Microsoft says it's one of the biggest challenges for Windows 7 projects. The UK public sector and many large businesses rely a lot on IE6 applications. When most were installed, browser compatibility was not as serious an issue as it is now. Some websites and applications are tied to IE6. Browsium is a software company tackling this aspect of Windows XP migrations by providing a browser plug-in for IE8 that provides an environment for running IE6 websites and plug-ins.
Desktop virtualisation is no way to lower desktop computing costs. It puts immense strain on the network and storage, but it does offer a strong model for centralised security that fits in well with the consumerisation of IT. VDI is a major undertaking, technically challenging and it requires a cultural shift in how people view personal computing.
The Co-operative Group plans to virtualise up to 2,000 desktops by the end of 2011, reaching 3,500 desktops across its head office and funeral services branches during 2012.
Moving to Windows 7 also gives the IT department the ability to use App-V, the Microsoft virtualisation technology. But not all applications are suitable for virtualisation. Application compatibility tools have a role to play here, again, by helping users to identify potential compatibility issues.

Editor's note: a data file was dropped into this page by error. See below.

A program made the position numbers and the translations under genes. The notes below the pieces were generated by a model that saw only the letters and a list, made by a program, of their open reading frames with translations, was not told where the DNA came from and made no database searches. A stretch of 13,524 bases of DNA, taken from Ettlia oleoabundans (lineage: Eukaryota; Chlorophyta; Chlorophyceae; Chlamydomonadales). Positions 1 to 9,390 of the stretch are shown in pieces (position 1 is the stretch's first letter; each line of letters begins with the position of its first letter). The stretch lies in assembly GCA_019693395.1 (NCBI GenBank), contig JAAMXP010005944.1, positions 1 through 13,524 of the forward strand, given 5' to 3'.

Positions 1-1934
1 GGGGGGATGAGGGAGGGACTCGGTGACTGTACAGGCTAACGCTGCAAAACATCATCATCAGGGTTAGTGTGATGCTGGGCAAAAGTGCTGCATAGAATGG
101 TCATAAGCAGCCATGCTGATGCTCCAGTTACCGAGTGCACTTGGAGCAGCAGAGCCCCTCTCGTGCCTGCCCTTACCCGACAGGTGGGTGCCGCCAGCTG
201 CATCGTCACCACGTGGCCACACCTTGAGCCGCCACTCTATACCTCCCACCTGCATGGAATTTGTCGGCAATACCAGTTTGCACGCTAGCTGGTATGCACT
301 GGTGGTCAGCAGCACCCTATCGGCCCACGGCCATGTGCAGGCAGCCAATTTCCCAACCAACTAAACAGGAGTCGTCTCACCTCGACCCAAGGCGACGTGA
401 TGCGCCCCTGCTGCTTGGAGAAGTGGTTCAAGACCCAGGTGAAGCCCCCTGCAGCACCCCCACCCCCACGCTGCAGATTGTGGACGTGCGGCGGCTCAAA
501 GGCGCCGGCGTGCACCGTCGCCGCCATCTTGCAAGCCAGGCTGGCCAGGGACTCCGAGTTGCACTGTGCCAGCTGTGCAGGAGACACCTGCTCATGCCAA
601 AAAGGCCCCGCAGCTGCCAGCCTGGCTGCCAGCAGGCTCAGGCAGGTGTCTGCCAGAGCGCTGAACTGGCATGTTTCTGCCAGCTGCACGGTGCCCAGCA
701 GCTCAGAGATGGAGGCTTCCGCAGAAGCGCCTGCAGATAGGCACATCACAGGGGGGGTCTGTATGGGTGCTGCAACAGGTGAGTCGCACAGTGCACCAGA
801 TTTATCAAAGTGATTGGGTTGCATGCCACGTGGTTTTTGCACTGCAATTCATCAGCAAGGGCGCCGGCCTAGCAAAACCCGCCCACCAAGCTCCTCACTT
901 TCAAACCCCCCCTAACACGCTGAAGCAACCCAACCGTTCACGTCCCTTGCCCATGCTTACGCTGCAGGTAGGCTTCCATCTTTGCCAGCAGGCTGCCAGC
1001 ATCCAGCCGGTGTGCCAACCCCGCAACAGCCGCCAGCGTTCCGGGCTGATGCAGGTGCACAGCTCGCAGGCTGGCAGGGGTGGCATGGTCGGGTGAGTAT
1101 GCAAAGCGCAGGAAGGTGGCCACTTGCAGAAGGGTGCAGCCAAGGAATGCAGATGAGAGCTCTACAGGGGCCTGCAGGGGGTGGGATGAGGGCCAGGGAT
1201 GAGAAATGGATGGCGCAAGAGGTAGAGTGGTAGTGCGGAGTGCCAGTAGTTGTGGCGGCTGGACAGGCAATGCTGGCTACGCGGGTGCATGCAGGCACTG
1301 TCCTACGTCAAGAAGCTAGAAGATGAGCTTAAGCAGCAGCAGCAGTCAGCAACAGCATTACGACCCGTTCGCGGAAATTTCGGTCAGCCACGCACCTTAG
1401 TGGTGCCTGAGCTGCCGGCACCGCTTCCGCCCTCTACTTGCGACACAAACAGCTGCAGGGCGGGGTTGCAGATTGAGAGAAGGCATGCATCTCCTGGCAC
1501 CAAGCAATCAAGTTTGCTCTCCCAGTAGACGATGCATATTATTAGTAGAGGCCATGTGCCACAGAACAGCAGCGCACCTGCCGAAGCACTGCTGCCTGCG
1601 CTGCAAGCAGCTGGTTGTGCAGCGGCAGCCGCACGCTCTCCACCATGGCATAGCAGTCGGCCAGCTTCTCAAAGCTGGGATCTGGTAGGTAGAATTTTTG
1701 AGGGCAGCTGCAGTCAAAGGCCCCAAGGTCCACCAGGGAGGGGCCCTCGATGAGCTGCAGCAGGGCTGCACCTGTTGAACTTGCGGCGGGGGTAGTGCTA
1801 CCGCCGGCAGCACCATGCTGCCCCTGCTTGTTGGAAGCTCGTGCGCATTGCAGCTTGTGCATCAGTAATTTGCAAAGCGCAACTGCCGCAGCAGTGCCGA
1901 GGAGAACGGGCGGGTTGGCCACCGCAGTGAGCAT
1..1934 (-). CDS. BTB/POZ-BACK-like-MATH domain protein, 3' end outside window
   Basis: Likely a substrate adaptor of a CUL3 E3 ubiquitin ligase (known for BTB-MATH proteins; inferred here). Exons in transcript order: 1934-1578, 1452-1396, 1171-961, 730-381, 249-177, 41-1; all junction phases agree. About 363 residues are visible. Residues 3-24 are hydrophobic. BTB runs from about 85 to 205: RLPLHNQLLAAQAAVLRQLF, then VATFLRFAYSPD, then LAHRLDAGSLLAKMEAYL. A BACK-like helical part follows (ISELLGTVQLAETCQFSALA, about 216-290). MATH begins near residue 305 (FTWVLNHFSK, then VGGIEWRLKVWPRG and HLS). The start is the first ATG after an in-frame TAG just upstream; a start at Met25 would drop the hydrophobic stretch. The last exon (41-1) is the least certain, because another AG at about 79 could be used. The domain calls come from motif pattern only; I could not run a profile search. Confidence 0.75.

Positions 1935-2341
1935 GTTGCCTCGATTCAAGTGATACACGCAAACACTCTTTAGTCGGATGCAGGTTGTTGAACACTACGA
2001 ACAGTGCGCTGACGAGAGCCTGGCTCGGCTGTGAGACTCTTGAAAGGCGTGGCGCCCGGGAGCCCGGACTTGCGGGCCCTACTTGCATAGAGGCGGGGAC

Organisations may consider delaying the migration because Windows 8 is just around the corner.
In Gartner's paper, Don't Change Your Windows 7 Plans Because of Windows 8, analysts say Microsoft expects Windows 8 to be released to manufacture in April 2012, a date that would allow general availability by mid-year. In the paper Gartner warns that independent software vendors (ISVs) and enterprises will likely need nine to 18 months to obtain and test supported applications and plan deployments.
According to Gartner, most organisations will not be able to start deploying Windows 8 before the end of 2013. "With support for Windows XP ending in April 2014, we believe it would be dangerous for organisations now running XP to attempt to skip Windows 7 and move directly to Windows 8."